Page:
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Microdosing (but make it fashion).


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Honey, I Shrunk My Life. As we make moves into a landscape conjuring shades of normality, we can all probably relate with the quiet reckoning that less, really is more. Instead of constantly striving towards the allusive ‘bigger picture,’ we’ve celebrated small wins. We've ended relationships that were tiring. We've quit jobs. We've cut wedding guest lists by 90% (and are all the happier for it). The latest shortcut to success? LSD. No, not that one, the other one: Little Summer Dressing. Though no less exhilarating, one might say, to its chemical counterpart. 

Admittedly it seems a bit perverse to praise minidresses when stuck in no man’s land. The month of May continuously, comically, raining on our parade one moment, before breaking out into striking sunshine the next. So, really, micro dressing is more of a mood forecast - like anticipating the thrill of snogging a stranger after a year-long kissing hiatus. It is the sartorial iteration of a single person's ‘Hot Vax Summer’.

The return of the minidress seems obvious when you consider the UK’s highway to freedom. (You’ve heard it once, twice, OK you’re actually kind of bored of hearing it now, but one last time…June! Twenty! First!). A quick association game will likely incite one word: partywear. Though to simply relegate it to extrovert-only territory seems reductive, considering its sheer versatility these days. 

“Micro dressing is more of a forecast mood. Like anticipating the thrill of snogging a stranger after a year-long kissing hiatus.”

Look at, say, Rodarte’s recent cheering beach-located campaign, featuring Alicia Silverstone in one shot modelling a 1980s-style powder pink power dress. On the more whimsical end of the spectrum you've got Innika Choo’s hand-dyed, hand-pleated, and hand-embroidered smock dresses. Or there's 16Arlington’s high glamour, feather-trimmed options that will make its wearer feel like Kate Moss and Co. circa ’92 (a halcyon era whereby living your best life meant to soak up as much fun as humanly possible). See also independent Brit labels such as Cro-Che to Roberta Einer, who are ruling the roost for punchy crochet creations that pulse with the energy of 70s festival. And, lest we forget the all-rounder, that rarely falls out of favour: the LBD. Maybe you’ve already got one, ready and waiting. Though if you do happen to be searching for a new look in this realm, might we suggest recent Central Saint Martins graduate Nensi Dojacka’s cult, 90s-inspired asymmetric style. Seductive, but doesn’t take itself too seriously.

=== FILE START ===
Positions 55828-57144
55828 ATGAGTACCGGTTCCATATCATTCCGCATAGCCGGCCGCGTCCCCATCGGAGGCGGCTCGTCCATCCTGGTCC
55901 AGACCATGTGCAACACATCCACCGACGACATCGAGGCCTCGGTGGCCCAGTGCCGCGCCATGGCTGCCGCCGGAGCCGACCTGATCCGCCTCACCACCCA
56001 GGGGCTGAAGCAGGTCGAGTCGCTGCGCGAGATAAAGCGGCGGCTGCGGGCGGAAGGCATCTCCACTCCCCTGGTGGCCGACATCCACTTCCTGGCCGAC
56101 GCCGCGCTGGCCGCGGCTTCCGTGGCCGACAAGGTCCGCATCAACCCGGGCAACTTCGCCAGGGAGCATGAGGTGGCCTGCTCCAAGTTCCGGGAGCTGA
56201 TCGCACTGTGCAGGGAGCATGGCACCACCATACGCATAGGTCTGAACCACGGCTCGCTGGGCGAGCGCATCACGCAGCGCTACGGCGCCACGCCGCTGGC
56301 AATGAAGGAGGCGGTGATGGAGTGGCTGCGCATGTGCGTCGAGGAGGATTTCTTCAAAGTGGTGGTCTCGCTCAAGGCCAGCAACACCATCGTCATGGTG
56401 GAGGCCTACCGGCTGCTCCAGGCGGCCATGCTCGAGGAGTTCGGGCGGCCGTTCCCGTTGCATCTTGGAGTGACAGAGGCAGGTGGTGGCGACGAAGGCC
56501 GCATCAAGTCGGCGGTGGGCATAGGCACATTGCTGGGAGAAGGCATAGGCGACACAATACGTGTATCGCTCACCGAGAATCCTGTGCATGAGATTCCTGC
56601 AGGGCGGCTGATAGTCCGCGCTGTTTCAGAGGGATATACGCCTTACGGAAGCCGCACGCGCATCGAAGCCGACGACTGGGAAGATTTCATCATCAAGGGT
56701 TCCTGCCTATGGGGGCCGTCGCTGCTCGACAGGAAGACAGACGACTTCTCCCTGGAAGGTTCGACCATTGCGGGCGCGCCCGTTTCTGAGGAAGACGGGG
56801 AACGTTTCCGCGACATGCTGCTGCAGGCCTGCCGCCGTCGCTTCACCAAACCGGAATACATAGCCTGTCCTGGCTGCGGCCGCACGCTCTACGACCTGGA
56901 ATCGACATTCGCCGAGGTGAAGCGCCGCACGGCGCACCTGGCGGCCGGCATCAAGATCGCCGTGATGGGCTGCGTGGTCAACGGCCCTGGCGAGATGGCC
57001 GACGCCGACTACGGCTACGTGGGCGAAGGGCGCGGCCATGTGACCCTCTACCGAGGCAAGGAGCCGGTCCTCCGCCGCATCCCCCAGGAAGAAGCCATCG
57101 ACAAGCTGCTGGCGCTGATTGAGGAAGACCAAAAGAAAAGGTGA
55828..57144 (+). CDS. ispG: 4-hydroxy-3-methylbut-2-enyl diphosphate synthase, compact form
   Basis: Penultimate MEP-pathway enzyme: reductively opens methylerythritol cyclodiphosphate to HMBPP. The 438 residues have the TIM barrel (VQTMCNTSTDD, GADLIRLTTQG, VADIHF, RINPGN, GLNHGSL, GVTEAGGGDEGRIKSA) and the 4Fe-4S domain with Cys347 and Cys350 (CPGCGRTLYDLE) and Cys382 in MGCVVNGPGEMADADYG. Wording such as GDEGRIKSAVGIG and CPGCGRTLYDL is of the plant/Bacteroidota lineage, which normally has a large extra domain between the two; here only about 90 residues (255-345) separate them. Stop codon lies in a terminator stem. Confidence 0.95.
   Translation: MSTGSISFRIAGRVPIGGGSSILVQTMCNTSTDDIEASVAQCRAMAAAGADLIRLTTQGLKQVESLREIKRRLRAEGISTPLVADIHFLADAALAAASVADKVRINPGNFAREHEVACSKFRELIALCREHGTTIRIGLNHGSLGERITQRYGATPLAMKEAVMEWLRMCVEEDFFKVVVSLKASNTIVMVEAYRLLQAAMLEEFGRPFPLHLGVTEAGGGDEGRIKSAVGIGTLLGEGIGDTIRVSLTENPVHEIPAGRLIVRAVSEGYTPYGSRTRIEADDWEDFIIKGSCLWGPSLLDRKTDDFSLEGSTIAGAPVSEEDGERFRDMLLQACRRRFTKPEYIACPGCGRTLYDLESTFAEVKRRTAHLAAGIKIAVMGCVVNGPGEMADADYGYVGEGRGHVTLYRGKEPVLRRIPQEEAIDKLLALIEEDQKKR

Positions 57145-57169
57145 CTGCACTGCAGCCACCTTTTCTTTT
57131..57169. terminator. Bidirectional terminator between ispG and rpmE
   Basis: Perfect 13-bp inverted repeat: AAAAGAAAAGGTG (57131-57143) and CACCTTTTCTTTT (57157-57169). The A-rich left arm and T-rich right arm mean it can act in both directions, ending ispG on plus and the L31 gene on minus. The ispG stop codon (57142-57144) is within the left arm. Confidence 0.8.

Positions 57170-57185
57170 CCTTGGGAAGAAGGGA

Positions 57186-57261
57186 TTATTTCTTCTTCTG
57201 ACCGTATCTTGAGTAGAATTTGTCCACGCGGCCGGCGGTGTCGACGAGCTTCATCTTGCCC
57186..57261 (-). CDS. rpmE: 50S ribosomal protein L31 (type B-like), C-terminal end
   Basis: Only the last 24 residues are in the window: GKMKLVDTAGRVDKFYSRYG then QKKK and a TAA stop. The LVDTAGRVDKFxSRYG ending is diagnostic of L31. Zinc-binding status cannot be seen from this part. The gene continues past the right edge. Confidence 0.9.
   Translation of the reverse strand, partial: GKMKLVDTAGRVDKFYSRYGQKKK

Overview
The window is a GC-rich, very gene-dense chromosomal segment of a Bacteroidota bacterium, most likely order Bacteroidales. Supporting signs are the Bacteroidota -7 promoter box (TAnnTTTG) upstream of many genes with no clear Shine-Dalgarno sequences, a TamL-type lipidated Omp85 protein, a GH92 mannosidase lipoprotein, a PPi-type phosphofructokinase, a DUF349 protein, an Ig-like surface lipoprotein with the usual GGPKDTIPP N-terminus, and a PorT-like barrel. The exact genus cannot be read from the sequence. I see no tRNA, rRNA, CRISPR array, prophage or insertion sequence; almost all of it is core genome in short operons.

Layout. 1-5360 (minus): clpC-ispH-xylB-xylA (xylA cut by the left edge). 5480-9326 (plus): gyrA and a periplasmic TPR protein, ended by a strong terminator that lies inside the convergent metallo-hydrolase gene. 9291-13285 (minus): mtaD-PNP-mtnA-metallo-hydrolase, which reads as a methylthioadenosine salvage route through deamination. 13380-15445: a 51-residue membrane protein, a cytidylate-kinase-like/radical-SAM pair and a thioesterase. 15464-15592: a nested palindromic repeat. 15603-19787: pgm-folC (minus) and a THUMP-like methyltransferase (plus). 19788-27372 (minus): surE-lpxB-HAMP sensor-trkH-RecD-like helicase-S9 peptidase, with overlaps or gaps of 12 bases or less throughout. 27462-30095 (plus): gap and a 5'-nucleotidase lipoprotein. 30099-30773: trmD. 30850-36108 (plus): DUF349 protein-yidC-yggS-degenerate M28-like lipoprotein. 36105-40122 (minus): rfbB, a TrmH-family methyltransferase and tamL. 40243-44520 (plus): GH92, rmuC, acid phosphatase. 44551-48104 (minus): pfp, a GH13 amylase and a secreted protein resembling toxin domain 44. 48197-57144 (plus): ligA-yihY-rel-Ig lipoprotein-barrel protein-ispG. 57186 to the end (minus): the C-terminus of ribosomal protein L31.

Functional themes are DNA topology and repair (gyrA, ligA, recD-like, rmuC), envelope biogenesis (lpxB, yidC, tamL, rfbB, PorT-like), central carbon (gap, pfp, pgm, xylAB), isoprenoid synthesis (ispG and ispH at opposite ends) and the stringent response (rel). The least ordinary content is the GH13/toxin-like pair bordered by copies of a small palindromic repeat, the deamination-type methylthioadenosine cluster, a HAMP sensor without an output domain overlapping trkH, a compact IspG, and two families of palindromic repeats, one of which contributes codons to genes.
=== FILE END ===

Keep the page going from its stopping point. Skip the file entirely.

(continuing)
(N.B. Of course, there will be those who have long been dissuaded from the minidress, summer or no summer. Though, if you’ve got to this point in the article let’s just assume, for arguments sake, you’re not one of them.)

You don’t have to have a degree in psychology to work out that a craving for something flesh-baring, is partly a reactionary response to the lockdown-induced wearing of loungewear. We’ve been hidden away for so long, we want to show off a bit. 

Raising hemlines has long raised eyebrows. Grabbed attention. Newspaper headlines, in fact. This emblematic refusal to assimilate is part of its empowering pleasure, decades later. By the mid-1960s, for instance, miniskirts had become so aligned with the women's liberation movement that when Dior failed to include them in a collection, a group calling themselves the 'British Society for the Protection of Mini Skirts' protested outside the fashion show.

It was the same story across the pond. “When we were told to give up our mini‐skirts for midis, there was a semi‐conscious boycott on the part of American women,” Gloria Steinem said in the 1970s. They were fed up of being manipulated, told what to do, what to wear.

“We now wanted to make our own decisions on hundreds of things. Not have them handed down from on high.” And if ever there was a statement to fully capture public consciousness right now this would – surely – be it. 

Images | Celine

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